Hong Kong Dollar Slides Most This Year After Surprising Rise
(Bloomberg) -- The Hong Kong dollar weakened the most on an intraday basis since December as traders took profit after the currency’s surprising surge last week.
The currency declined as much as 0.11 percent to 7.8187 per dollar, before paring the loss to 7.8150 as of 10:40 a.m. local time. That retreat came after the Hong Kong dollar surged the most since 2003 on Friday, with analysts citing the prospect of higher rates in the city, a buying rush by short sellers hit with stop losses and quarter-end tightening as possible triggers.
Hong Kong’s one-month interbank borrowing costs, known as Hibor, jumped the most since December 2008 on Monday, a move that helped narrow its gap with the U.S. rate to the lowest since June. That’s made shorting the local currency a less appealing trade. The spread had helped weaken the Hong Kong dollar for much of this year, prompting the de facto central bank to intervene to keep the currency within its trading band.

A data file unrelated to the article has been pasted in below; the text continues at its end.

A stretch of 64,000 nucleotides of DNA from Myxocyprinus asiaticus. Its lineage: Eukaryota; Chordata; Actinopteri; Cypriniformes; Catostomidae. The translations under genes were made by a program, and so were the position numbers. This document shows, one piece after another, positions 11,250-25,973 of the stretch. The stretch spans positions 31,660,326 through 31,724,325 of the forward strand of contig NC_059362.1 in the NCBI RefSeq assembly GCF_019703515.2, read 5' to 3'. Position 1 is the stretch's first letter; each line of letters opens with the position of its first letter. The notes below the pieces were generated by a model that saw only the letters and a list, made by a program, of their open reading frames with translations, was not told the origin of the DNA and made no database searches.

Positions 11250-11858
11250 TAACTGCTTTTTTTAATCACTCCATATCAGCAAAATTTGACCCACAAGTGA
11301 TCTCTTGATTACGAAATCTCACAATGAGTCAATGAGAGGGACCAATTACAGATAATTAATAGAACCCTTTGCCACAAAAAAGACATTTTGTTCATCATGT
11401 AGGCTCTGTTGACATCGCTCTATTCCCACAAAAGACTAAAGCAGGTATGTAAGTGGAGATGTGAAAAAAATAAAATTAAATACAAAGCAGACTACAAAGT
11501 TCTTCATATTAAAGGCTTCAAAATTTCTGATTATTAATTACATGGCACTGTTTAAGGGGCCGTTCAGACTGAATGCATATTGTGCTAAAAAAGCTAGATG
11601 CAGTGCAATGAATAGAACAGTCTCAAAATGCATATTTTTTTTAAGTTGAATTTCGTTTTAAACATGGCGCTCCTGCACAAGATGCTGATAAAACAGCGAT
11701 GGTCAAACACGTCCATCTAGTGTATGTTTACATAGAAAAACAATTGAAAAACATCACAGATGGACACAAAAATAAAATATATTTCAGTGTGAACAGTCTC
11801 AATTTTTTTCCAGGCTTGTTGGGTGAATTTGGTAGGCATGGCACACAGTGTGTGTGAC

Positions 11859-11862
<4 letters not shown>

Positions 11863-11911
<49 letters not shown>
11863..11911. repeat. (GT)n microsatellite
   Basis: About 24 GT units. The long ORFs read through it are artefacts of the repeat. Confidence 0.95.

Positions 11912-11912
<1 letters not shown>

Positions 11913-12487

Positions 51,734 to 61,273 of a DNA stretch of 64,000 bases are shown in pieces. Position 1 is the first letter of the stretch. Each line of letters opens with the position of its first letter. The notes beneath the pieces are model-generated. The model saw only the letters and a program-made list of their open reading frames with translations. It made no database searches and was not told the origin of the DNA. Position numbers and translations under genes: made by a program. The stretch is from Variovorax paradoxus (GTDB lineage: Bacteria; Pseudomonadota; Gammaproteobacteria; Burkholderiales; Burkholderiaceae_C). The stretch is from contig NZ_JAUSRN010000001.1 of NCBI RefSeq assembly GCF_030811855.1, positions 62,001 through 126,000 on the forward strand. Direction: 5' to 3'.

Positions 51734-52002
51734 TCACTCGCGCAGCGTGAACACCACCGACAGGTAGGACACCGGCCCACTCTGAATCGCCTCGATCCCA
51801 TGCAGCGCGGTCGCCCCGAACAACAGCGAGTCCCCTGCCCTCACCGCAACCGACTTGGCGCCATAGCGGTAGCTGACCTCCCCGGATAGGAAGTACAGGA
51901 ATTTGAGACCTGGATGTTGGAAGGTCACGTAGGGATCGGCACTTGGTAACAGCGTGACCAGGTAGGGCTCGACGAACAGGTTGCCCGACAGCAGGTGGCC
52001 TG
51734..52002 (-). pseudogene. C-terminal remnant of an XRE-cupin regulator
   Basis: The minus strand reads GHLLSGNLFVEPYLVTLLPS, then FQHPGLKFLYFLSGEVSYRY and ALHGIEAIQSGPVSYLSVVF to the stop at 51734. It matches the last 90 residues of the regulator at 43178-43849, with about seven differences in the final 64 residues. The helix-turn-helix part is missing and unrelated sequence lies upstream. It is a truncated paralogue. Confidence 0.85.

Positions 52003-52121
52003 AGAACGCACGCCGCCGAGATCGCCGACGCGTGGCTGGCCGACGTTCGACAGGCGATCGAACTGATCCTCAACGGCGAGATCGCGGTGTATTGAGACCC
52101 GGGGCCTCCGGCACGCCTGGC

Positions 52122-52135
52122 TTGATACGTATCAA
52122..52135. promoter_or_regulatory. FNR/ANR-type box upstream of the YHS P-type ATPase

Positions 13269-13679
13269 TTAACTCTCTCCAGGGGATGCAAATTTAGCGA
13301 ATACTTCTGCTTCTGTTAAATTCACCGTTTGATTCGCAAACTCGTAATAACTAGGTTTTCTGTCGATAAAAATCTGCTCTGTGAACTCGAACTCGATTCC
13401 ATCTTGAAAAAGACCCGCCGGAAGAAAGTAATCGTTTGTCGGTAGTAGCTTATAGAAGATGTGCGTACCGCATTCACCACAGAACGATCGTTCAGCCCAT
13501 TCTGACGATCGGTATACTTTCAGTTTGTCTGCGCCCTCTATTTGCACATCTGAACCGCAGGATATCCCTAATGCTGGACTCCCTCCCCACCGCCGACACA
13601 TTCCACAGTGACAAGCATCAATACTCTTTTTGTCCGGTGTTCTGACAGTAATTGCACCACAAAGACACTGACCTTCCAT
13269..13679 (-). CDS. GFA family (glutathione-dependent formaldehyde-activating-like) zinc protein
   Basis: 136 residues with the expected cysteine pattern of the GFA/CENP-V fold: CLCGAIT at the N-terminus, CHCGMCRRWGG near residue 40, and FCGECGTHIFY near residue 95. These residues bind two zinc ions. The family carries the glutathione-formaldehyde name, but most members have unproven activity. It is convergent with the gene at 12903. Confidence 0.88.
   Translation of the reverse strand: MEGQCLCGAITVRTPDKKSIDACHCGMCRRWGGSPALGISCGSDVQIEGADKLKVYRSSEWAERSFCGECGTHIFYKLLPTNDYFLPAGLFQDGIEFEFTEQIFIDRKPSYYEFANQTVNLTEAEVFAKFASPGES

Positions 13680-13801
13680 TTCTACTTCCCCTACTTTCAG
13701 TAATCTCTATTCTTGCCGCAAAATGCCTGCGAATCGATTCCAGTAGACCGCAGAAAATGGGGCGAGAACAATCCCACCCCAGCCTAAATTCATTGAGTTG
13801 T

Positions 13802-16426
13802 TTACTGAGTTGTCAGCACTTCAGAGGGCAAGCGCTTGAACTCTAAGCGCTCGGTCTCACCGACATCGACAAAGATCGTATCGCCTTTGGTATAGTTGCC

"Some traders are buying back the greenback against the Hong Kong dollar, on bets last week’s surge was overshooting," said Ken Cheung, a senior foreign-exchange strategist at Mizuho Bank Ltd. The gap between Hong Kong and U.S. rates could widen as the Fed moves to hike rates, so the city’s currency may weaken more, trading between HK$7.8 to HK$7.85 in the near term.
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